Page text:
Lonzo Ball and the Lakers looking to recreate Showtime – ESPN
Of course, Thomas is quite familiar with the man who just picked Ball. The Isiah-Magic rivalry was only two degrees cooler than the smoldering Bird-Magic rivalry, so it was fitting to ask Thomas if Ball could end up being a poor man’s version of Johnson. Or perhaps something even better.
“I will say Lonzo has Magic’s brain,” Thomas said. “As a student of the game, and knowing how to get his teammates involved, and understanding how to motivate his teammates to get the best out of them, Lonzo did that in high school and college, and I don’t see that changing now. When you get people who are willing to help you look better and want the best for you and not necessarily what’s best for themselves, that’s what building a team is all about. And I’ve never heard selfishness mentioned in the same sentence with Lonzo Ball.
“He’ll be a superstar, but with him the criteria for superstar — that box will have to be altered a bit. If your criteria for a superstar is you’ve got to score 30 and be Kevin Durant or LeBron James, those are rare people we won’t see for another 30 years in our league. But I believe Ball will be a superstar in his own way.”
The selfless way. The only way to turn basketball into ballet.
Bob Cousy, six-time NBA champ with the Boston Celtics, was the first marquee player to embrace this concept. Cousy was the founding father of the no-look pass, and whenever he got carried away and threw one into the stands, old-school reporters would go running to his curmudgeon of a coach, Red Auerbach. They would ask Auerbach if he would start forcing Cousy to throw conventional chest passes, preferably with two hands and a bounce.
“I don’t give a s— how he does it,” Auerbach would tell them, “as long as it gets to the target.”
Cousy loved that answer. “It was Red’s way of saying, ‘Keep doing it, the fans love it,'” he said.
At 88, Cousy has seen the game evolve a dozen times over, and frankly, he’s sick and tired of watching teams run the high pick-and-roll with shooters stationed in the corner. But one central truth about the sport has remain untouched: A great passer takes the sport places no other player can.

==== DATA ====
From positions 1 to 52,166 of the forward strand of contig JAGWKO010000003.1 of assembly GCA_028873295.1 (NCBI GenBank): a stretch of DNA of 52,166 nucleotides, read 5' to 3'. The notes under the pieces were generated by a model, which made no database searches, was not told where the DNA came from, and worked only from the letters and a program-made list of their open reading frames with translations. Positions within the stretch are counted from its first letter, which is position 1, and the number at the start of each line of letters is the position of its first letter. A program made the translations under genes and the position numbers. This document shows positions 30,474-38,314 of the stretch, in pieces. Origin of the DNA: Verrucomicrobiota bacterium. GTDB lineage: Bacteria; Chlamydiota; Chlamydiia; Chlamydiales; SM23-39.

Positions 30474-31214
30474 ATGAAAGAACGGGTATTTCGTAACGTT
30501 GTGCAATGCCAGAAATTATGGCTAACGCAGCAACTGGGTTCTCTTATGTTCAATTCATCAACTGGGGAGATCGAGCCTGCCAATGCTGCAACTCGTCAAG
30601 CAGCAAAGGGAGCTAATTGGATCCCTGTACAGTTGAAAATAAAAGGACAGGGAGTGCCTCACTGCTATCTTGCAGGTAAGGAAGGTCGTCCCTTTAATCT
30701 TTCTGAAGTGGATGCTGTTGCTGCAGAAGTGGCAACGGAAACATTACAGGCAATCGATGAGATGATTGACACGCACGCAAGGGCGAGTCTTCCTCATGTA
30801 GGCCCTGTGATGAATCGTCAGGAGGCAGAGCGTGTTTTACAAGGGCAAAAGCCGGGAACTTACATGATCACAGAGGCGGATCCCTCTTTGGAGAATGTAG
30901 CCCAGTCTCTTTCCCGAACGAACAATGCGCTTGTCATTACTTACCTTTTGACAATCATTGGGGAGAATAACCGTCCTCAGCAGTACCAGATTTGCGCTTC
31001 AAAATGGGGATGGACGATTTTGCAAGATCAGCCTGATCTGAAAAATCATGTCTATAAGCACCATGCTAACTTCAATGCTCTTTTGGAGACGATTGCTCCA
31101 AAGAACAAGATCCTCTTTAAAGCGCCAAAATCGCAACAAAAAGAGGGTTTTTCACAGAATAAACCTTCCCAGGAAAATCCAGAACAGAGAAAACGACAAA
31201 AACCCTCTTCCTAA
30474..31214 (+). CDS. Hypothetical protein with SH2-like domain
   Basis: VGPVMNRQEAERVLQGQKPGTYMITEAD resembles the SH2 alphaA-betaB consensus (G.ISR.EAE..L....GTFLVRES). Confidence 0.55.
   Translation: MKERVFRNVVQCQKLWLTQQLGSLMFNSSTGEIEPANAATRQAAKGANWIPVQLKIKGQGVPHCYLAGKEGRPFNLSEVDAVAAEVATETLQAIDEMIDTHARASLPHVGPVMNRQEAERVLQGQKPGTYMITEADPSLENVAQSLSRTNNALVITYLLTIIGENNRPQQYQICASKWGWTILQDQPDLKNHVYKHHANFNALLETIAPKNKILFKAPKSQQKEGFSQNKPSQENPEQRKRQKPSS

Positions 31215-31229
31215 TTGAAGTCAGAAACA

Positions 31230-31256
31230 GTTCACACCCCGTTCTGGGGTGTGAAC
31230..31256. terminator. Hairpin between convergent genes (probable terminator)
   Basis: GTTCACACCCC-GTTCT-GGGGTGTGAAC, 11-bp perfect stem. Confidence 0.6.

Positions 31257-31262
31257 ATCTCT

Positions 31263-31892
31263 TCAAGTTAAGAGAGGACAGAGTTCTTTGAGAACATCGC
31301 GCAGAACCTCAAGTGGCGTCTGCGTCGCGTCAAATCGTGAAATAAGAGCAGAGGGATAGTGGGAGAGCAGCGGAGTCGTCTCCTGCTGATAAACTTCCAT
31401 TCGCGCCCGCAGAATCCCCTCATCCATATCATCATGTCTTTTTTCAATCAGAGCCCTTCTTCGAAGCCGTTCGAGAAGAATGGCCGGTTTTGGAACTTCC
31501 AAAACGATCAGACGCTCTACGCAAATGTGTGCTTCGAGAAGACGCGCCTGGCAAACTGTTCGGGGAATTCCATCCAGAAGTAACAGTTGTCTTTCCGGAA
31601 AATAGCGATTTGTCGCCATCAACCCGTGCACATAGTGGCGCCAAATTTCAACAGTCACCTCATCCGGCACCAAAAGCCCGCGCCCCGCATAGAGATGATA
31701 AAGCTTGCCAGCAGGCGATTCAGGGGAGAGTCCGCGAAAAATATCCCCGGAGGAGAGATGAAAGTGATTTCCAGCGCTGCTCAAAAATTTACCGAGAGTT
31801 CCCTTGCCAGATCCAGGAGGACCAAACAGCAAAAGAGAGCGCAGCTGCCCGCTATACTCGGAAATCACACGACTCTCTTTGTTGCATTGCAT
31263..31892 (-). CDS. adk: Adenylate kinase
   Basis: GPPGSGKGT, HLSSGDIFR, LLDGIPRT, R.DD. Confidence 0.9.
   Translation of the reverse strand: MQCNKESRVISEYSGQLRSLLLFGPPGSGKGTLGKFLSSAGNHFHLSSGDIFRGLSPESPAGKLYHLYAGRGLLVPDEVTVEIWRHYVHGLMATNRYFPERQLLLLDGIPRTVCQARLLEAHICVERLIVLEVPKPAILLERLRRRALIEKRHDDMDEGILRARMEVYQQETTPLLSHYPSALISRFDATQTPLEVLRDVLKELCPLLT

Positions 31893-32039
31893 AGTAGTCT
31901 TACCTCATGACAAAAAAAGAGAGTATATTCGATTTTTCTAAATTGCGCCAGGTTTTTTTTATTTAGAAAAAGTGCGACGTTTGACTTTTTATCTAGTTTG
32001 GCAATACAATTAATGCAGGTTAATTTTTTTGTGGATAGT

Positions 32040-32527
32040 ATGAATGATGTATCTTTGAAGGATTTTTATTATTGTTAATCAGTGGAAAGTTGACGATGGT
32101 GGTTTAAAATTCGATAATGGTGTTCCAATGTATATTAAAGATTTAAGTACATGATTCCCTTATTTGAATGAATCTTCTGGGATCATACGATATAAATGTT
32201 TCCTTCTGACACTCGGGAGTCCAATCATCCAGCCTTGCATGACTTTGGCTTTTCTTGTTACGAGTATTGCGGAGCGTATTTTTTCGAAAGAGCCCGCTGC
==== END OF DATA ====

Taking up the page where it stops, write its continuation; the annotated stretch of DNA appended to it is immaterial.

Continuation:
Lonzo Ball’s ZO2 sneakers are already being offered for sale in purple and gold on the company’s website Thursday night.
- It didn’t take long for NBA players to throw shade on the newest Laker. First up: Sixers stars Joel Embiid and Ben Simmons.
“If basketball is an art form,” he said, “it resides in the passing game. I’m biased, but you’ve got to have someone running the show. Playing without a true point guard is like sending a football team out there without a quarterback. And I think you need a point guard who comes over half court thinking, ‘I have to do something wonderful for the other four guys,’ and not, ‘I have to do something wonderful for myself.’
“Not may people have exceptional passing skills, but when you have that, you can do a lot of damage to the defense. You can talk about the 3-pointer and the slam dunk, but that wears off. Creative passing never does.”Lonzo is the ultimate creator of this draft, not to mention a prospect who already carries himself like a pro. Thursday night, after Lonzo made his way onto the draft stage (alone) wearing a purple Lakers cap and a black Big Baller Brand bow tie, the kid showed he’s more composed than many older figures around him. On his winding walk from the arena floor to a post-selection interview room, Lonzo was led by an amateur-hour official who was inappropriately screaming at credentialed people to clear the hallway. Lonzo never lost his cool, his patience or his stride.
If nothing else, LaVar seems to have raised a fine, levelheaded young man. The NBA instantly became a better, more entertaining place when Lonzo was drafted. The kid is an artist, and let’s face it: Most basketball fans would rather watch players paint than players in the paint.
So at 7:47 p.m. ET Thursday, it was time to change the playbook. Time to stop hating Lonzo’s dad, and time to start loving Lonzo’s game.